On January 8, 2010, I woke at 4 AM experiencing classic signs of a heart attack: radiating pain across my shoulders down my left arm into the hand, sweating, nausea, aching jaw, and a disorienting feeling of shock and doom. I was 65 at the time, and a recent physical gave me a clean bill of health. Since I had fallen on skis several times the day before and struggled to right myself, I attributed my symptoms to pulled muscles. I didn't want to believe the obvious.
I thought of myself as a strong, intelligent woman. Instead, I was a fool! I delayed going to the ER for about 10 hours. Luckily, after our son called 3 times and begged me to stop wasting time and get to the hospital, I listened. He probably saved my life.
I was taken by ambulance from Breckenridge to Denver and met the young cardiologist who performed an angiogram and saw the tear in the inner lining of the LAD artery near my heart. The tear was like a loose shutter, flapping in time to my beating heart. The arteries have no nerve cells so there was no painful warning when the tear occurred. The body started clotting immediately around the arterial injury and in the dark of night, a clot broke loose and traveled to my heart. The heart is a muscle, and it definitely registers pain. The cardiologist had to stent the area of the tear to lift the flap and keep it out of the way of blood flow. I was put on strong medications to thin my blood and to keep the heart from working too hard. For a year after the attack, I struggled both physically and emotionally. Finally, after months of rehab and a year of doctors carefully monitoring my heart, the cardiologist allowed me to start weaning off the drugs which were causing unwanted side effects.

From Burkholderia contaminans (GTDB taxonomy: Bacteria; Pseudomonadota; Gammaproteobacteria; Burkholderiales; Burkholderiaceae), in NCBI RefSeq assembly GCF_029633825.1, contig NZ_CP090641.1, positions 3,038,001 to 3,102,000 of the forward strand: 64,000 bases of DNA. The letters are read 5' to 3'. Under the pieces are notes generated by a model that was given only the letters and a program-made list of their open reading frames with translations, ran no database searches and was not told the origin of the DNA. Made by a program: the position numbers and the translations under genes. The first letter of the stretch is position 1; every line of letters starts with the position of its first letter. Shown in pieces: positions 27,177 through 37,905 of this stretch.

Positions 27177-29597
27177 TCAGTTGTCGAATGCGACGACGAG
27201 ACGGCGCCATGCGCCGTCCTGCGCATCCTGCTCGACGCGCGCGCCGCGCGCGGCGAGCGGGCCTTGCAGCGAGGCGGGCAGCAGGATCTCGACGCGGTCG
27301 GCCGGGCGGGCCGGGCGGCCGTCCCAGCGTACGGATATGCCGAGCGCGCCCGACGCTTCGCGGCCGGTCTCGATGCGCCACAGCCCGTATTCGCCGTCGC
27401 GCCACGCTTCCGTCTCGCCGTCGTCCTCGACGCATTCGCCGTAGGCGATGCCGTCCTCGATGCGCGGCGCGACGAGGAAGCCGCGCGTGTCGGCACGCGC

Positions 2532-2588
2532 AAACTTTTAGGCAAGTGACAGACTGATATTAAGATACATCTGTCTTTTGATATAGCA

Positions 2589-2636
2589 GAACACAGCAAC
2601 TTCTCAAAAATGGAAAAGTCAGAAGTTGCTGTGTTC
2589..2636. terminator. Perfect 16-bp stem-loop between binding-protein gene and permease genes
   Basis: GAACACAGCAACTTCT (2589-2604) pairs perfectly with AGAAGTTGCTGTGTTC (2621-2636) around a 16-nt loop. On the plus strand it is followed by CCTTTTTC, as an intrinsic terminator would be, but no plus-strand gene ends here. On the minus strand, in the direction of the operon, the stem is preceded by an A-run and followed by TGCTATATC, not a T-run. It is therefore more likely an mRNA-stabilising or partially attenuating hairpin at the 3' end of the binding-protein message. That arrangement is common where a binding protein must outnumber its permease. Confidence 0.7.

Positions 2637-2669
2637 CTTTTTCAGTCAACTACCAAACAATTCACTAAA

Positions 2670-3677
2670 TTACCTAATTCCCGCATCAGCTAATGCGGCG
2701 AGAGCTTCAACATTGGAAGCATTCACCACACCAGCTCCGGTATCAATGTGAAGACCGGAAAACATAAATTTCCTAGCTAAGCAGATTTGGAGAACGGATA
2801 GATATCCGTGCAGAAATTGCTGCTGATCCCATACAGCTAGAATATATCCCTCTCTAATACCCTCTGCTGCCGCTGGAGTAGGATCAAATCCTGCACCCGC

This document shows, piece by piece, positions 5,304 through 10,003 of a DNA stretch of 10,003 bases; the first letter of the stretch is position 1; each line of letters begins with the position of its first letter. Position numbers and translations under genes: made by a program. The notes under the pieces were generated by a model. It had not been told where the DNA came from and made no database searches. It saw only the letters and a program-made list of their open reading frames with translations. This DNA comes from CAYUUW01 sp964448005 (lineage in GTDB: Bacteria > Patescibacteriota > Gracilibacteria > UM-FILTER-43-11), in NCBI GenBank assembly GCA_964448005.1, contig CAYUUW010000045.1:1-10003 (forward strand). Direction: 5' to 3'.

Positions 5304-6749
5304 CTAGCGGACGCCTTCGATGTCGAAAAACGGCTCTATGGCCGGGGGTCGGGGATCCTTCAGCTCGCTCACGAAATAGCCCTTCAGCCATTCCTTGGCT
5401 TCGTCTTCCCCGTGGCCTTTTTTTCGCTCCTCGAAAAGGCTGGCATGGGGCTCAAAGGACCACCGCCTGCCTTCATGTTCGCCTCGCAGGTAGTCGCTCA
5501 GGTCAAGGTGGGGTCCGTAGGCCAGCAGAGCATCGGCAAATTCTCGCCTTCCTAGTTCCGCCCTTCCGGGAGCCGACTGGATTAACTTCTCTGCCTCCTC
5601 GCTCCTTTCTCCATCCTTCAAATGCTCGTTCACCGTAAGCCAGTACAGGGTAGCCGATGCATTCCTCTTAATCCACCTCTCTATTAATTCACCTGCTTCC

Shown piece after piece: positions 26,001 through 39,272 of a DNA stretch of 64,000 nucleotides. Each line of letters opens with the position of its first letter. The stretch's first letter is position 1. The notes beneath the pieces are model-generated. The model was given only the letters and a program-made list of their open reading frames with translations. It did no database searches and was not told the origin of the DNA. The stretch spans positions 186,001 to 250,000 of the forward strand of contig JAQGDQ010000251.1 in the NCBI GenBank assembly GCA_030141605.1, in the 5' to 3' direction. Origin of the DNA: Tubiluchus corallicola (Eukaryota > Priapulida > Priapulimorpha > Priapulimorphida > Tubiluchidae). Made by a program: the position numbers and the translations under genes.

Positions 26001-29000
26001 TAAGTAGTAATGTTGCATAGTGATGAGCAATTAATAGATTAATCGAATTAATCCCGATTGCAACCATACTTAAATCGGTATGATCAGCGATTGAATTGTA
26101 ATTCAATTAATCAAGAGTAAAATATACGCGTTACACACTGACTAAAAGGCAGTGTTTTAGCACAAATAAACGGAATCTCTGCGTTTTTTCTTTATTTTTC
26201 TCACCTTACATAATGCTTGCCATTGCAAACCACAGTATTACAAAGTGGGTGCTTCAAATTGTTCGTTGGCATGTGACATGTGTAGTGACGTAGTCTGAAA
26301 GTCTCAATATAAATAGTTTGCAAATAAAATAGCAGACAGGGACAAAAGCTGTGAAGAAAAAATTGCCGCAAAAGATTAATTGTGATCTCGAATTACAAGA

I'm now 11 years past the heart attack and counting.
On January 8 each year I celebrate my beating heart.
I'm grateful for the bonus years I was given.
I'm hoping for a few more.
The photo I'm sharing is a summer wildflower field on Peak 8 at Breckenridge Ski Area.
I love the "heart rock" in the midst of the flowers.
Take care of yourself. Listen to your body. We all have an expiration date.
I'm glad mine wasn't 11 years ago!